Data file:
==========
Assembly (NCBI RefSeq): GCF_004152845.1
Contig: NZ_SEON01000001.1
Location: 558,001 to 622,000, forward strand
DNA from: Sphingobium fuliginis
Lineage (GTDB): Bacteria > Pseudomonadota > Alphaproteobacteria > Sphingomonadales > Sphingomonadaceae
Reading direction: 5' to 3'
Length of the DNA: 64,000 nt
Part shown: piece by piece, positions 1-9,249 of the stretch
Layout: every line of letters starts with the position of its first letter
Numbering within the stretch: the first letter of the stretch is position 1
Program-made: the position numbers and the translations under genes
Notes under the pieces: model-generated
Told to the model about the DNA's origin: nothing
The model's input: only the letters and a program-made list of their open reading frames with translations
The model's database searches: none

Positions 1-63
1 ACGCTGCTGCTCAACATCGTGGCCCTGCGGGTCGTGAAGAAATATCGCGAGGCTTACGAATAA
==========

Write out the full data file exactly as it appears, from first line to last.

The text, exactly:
Assembly (NCBI RefSeq): GCF_004152845.1
Contig: NZ_SEON01000001.1
Location: 558,001 to 622,000, forward strand
DNA from: Sphingobium fuliginis
Lineage (GTDB): Bacteria > Pseudomonadota > Alphaproteobacteria > Sphingomonadales > Sphingomonadaceae
Reading direction: 5' to 3'
Length of the DNA: 64,000 nt
Part shown: piece by piece, positions 1-9,249 of the stretch
Layout: every line of letters starts with the position of its first letter
Numbering within the stretch: the first letter of the stretch is position 1
Program-made: the position numbers and the translations under genes
Notes under the pieces: model-generated
Told to the model about the DNA's origin: nothing
The model's input: only the letters and a program-made list of their open reading frames with translations
The model's database searches: none

Positions 1-63
1 ACGCTGCTGCTCAACATCGTGGCCCTGCGGGTCGTGAAGAAATATCGCGAGGCTTACGAATAA